Answers to common questions, including how to pay your bill.
- Will I receive a separate bill for hospital and provider services I receive at OHSU?
- Why are some patients charged "facility fees" at Oregon Health &Science University (OHSU) outpatient clinics?
- Why is there a separate physician fee?
- Do all outpatient services have facility fees?
- How will I know how much I owe?
- How will my insurance company get billed?
- I do not have insurance. How will you bill me?
- How often will I receive a statement?
- Why are you asking for my deductible, co-insurance or co-payment at the time of my visit?
- Why did my insurance deny the claim?
- How do I make a payment?
- What should I do if I can’t pay my bill?
- What are my financial responsibilities as a patient?
- How do I contact the billing office for questions and/or an itemized copy of my bill?
Will I receive a separate bill for hospital and provider services I receive at OHSU?
You will receive only one statement for both hospital and provider services. If you have received any anesthesia services, you may get a separate statement for these services.
Here's an explanation of your bill
For example, if you have outpatient surgery, you will receive one bill from OHSU for hospital and provider charges and a separate bill from the anesthesiologist.
OHSU follows national guidelines and billing standards mandated by the Center for Medicare & Medicaid Services (CMS) for all patients and all visits – in the hospital setting and in outpatient settings. CMS has defined facility fee insurance billing codes for outpatient "clinic visits" to reimburse hospitals for the level/intensity of the nursing services and hospital resources used in an outpatient clinic setting. The fees take into account the operating and overhead costs related to the building, service provided by our clinical and support staff, supplies and equipment, as well as administrative costs.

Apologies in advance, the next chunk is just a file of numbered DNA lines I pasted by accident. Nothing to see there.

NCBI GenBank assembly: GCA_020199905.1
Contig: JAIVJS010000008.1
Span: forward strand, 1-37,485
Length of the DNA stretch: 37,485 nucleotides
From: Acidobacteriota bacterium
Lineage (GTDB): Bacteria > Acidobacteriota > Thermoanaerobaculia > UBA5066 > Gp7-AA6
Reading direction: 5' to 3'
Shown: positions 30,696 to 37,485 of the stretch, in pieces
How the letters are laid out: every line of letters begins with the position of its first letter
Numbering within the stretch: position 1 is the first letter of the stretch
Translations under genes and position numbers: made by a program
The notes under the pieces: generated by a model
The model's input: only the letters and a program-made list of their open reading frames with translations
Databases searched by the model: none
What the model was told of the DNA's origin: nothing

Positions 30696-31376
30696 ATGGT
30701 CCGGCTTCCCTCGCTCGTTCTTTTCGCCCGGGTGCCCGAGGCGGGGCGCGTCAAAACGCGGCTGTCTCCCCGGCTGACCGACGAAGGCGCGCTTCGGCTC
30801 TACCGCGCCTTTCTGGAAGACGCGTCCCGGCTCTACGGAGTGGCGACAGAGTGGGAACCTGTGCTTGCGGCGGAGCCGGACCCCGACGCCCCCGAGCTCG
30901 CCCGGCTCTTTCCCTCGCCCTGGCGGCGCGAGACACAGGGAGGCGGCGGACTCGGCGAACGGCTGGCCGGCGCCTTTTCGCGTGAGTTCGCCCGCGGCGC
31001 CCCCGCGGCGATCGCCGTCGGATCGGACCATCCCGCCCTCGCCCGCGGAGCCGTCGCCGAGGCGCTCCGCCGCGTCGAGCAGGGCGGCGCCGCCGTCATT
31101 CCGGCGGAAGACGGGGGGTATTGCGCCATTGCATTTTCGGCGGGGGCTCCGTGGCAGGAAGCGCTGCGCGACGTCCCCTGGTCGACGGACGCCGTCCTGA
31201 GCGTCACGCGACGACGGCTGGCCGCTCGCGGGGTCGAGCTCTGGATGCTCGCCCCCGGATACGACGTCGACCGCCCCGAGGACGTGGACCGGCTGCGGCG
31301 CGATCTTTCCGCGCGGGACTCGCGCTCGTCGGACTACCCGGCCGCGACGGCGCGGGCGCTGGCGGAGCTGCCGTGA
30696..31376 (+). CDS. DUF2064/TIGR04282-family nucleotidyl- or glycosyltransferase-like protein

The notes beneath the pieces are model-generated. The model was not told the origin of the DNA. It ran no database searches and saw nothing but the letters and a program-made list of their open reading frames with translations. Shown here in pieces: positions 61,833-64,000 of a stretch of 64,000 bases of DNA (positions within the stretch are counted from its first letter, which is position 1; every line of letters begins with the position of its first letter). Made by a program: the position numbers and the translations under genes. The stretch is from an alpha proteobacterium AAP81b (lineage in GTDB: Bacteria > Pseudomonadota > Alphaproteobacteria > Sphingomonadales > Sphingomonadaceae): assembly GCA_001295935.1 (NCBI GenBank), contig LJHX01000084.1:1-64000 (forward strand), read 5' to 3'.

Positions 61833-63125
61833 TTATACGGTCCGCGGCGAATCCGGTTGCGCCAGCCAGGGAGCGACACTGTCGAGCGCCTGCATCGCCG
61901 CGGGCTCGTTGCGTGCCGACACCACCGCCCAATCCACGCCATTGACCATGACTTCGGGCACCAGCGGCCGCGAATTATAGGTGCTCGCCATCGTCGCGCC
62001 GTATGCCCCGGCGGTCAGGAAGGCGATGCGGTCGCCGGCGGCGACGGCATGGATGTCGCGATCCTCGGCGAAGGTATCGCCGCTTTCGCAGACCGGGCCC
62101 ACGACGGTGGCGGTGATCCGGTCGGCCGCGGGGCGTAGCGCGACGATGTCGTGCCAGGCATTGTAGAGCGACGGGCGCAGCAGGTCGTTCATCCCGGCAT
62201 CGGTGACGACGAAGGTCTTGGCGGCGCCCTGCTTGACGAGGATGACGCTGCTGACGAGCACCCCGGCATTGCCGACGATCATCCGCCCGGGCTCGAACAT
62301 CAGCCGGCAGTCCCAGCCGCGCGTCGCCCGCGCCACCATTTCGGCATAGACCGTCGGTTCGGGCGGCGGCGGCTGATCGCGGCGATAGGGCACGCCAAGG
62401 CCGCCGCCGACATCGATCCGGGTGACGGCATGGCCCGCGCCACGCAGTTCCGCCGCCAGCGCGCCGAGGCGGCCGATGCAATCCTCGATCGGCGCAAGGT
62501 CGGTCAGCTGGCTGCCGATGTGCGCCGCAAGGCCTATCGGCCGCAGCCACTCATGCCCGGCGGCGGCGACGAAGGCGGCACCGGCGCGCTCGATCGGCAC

Why are some patients charged "facility fees" at Oregon Health & Science University (OHSU) outpatient clinics?
Physicians who treat patients at hospital-owned facilities typically are not owners or employed by those facilities. When billing insurance companies, the physicians accept lower fees/insurance reimbursement than physicians who use their own equipment, supplies, staff and facilities
Why is there a separate physician fee?
Physicians who own their own facility and resources use insurance billing codes that include their facility/overhead costs into a single patient bill for an office visit and are reimbursed at a higher rate by insurance providers.
Do all outpatient services have facility fees?
No, OHSU charges a facility fee only when the service provided meets the definition and criteria established by CMS for a "clinic visit." There are some outpatient services, such as lab, radiology and rehabilitation therapy, that have different codes established by CMS. In those situations, the facility costs are already built in to the reimbursement rate, so patients are not charged a separate fee.
How will I know how much I owe?
Your insurance provider will send you an Explanation of Benefits (EOB) notice that details the amount it has paid, any non-covered or denied amounts and the remaining balance that you are responsible for paying to OHSU. Review your EOB carefully, compare it to your OHSU billing statement and call your insurance provider or an OHSU Customer Service Representative right away if you have questions or concerns.